More: chippewa cree
Tribes are paying close attention to a court case that they say will have a major impact on efforts to improve economic conditions in their communities.
The Chippewa Cree Tribe remains on the hook for nearly $650,000 for retaliating against a former chairman who blew the whistle on corruption.
A skate park is coming to the Rocky Boy's Reservation thanks to action from Chippewa Cree youth and some high-profile support.
One Montana State University student has bridged the distance between two different worlds with his voice.
The Chippewa Cree Tribe can't account for millions of dollars in federal spending and the Bureau of Indian Affairs doesn't appear to be helping matters.
The guilty pleas are the latest to emerge from a wide-ranging corruption investigation on the Rocky Boy's Reservation in Montana.
Reece Troy Morsette, 15, loved riding horses and participating in rodeos.
Congress created the Rocky Boy's Reservation in 1916 as a homeland for the Chippewa and Cree peoples.
Brian Kelly Eagleman, a former council member, is the latest to admit guilt as part of a wide-ranging investigation on the reservation.
The Consumer Financial Protection Bureau released a 1,341-page proposal that imposes standards on all lenders, including those operated by tribes.
Clayton Denny (Chippewa Cree) is recovering in Montana after suffering serious injuries in a race-related incident in neighboring Wyoming.
Clayton Denny, a 25-year-old veterans of the U.S. Marines, was attacked by two men but Wyoming does not have a hate crimes statute.
Surveillance footage shows two people who stole medications that could be dangerous and even deadly if consumed.
The case stems from a long-running investigation into corruption on the Rocky Boy's Reservation in Montana.
The U.S. Attorney's Office in Montana has uncovered a significant number of crimes on the Rocky Boy's Reservation in the last few years.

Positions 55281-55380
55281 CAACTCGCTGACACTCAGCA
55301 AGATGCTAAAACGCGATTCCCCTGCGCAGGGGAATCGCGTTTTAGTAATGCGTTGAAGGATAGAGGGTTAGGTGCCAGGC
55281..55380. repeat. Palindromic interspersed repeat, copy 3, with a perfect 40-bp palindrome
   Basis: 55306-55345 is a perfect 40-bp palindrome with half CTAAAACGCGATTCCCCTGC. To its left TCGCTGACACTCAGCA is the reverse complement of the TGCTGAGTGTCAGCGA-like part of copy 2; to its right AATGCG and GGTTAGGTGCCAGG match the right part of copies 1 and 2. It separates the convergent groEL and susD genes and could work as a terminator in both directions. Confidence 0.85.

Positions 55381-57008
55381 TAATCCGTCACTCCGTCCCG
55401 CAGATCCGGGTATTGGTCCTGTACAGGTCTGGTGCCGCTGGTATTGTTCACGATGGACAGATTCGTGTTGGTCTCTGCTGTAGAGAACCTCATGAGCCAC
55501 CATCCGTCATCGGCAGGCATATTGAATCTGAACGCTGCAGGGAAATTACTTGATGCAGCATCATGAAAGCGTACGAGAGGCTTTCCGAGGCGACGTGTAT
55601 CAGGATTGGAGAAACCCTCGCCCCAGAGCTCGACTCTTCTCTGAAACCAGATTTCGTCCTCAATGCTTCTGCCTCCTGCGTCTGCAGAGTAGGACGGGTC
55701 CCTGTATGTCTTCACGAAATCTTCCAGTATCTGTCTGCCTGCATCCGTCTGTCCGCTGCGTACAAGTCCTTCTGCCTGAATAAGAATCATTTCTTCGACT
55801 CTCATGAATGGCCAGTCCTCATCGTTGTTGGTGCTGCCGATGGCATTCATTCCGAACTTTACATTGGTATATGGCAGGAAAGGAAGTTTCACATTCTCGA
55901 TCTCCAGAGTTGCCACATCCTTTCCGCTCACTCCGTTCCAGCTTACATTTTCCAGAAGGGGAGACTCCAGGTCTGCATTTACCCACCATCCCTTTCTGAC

The Nuclear Regulatory Commission is inviting the public to comment on proposed expansion of Australia’s largest U.S. aquifer mining operation, also Wyoming’s newest uranium mine, located near Mato Tipila.
The alleged overbilling occurred when the head of the Montana tribe's construction company admitted he took bribes and accepted kickbacks.
The agency is seeking $131.2 million to implement and maintain settlements for tribes in Arizona, Colorado, Idaho, Montana, New Mexico, North Dakota and South Dakota.
Tribal leaders, employees and associates have stolen millions of dollars through various theft, embezzlement and bribery schemes on the reservation.
Neal Rosette and Billi Anne Morsette are admitting to bribery, theft and income tax charges and have agreed to repay the tribe a total of $1.2 million.
Three executives disclosed the investigation as part of a civil lawsuit filed against them by the tribe.
Neal Rosette and Billi Anne Morsette are accused of writing checks to themselves and to entities controlled by a former chairman of the tribe.
The tribe reportedly only received 4.5 percent of the revenues from Plain Green Loans.
Larry Ray Denny abandoned his job at the Bureau of Land Management in Virginia in order to work for the tribe in Montana.
John "Chance" Houle admitted he accepted bribes and kickbacks from companies and vendors that did business with the tribe.
The probe reached all the way to a Bureau of Land Management office in Virginia where two former employees were convicted.
The probe reached all the way to a Bureau of Land Management office in Virginia where two employees have been convicted of crimes.